(setq default-major-mode 'org-mode)
See the section Clean outline view in the manual.
You may use indirect buffers which do exactly this. See the
documentation on the command
(setq org-blank-before-new-entry '((heading . t) (plain-list-item . nil))
Take a look at the variables
You can construct a regular expression that matches all targets you
want. Alternatively, use a
C-u prefix with the second and any
further calls to
org-occur to keep the current visibility and
highlighting in addition to the new ones.
The confirmation is there to protect you from unwantingly execute potentially dangerous commands. For example, imagine a link
In an Org-mode buffer, this command would look like Google Search, but really it would remove your home directory. If you wish, you can make it easier to respond to the query by setting
(setq org-confirm-shell-link-function 'y-or-n-p org-confirm-elisp-link-function 'y-or-n-p).
Then a single keypress will be enough to confirm those links. It is also possible to turn off this check entirely, but I strongly recommend against this. Be warned.
Yes, this is how:
(setq org-return-follows-link t) (setq org-tab-follows-link t)
Activating links with
mouse-1 is a new feature in Emacs 22, to make
link behavior similar to other applications like web browsers. If
you hold the mouse button down a bit longer, the cursor will be set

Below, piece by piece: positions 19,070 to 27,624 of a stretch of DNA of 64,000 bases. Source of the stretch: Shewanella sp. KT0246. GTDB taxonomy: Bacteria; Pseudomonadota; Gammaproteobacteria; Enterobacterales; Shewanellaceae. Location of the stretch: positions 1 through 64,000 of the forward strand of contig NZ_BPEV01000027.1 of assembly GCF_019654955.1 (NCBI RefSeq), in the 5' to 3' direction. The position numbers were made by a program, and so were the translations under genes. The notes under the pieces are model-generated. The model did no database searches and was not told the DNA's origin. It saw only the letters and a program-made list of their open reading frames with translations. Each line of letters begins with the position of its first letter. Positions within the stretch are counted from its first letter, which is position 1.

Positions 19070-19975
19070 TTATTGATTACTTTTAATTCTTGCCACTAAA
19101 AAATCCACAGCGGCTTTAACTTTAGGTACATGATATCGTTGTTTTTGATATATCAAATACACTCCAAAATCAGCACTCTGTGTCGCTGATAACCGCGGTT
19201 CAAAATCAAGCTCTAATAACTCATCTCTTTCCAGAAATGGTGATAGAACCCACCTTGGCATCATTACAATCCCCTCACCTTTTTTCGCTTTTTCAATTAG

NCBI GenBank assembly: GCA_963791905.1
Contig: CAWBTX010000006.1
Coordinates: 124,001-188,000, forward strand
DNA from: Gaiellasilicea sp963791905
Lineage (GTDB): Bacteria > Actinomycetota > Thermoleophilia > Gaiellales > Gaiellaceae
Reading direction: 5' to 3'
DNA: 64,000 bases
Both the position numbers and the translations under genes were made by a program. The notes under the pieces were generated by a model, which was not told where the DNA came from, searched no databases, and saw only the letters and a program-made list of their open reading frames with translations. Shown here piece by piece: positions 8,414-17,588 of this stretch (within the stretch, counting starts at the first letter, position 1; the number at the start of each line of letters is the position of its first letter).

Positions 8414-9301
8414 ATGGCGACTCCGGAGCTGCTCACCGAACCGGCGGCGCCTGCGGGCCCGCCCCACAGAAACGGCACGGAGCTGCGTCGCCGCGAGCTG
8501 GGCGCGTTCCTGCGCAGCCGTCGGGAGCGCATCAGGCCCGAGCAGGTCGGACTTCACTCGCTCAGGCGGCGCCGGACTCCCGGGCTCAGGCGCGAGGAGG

without following the link. If you cannot get used to this behavior,
you can (as in Emacs 21) use
mouse-2 to follow links and turn off
link activation for
(setq org-mouse-1-follows-link nil)
Yes, this is possible. Use the following code and make sure that after executing it, `my-start-clock-if-needed' is in `remember-mode-hook' after `org-remember-apply-template'.
(add-hook 'remember-mode-hook 'my-start-clock-if-needed 'append) (defun my-start-clock-if-needed () (save-excursion (goto-char (point-min)) (when (re-search-forward " *CLOCK-IN *" nil t) (replace-match "") (org-clock-in))))
Then, when a template contains the key string CLOCK-IN, the clock will be started. Starting with Org-mode version 5.20, the clock will automatically be stopped when storing the remember buffer.
If you plan to use ASCII or HTML export, make sure things you want to be exported as item lists are level 4 at least, even if that does mean there is a level jump. For example:
* Todays top priorities **** TODO write a letter to xyz **** TODO Finish the paper **** Pick up kids at the school
Alternatively, if you need a specific value for the heading/item
transition in a particular file, use the
#+OPTIONS line to
configure the H switch.
#+OPTIONS: H:2; ...
If you want to export a subtree, mark the subtree as region and then
export. Marking can be done with
C-c @ C-x C-x, for example.
When using iCal under Apple MacOS X Tiger, you can create a new
calendar OrgMode (the default name for the calendar created by
C-e c, see the variables
org-combined-agenda-icalendar-file). Then set Org-mode to
overwrite the corresponding file ~/Library/Calendars/OrgMode.ics.
You may even use AppleScript to make iCal re-read the calendar files
each time a new version of OrgMode.ics is produced. Here is the
setup needed for this:
(setq org-combined-agenda-icalendar-file "~/Library/Calendars/OrgMode.ics") (add-hook 'org-after-save-iCalendar-file-hook (lambda () (shell-command "osascript -e 'tell application \"iCal\" to reload calendars'")))
For Mac OS X 10.4, you need to write the ics file to
/Library/WebServer/Documents/ and then subscribe iCalendar to
Yes, you can, using a combination of export and gnuplot. James TD Smith explains how in this post.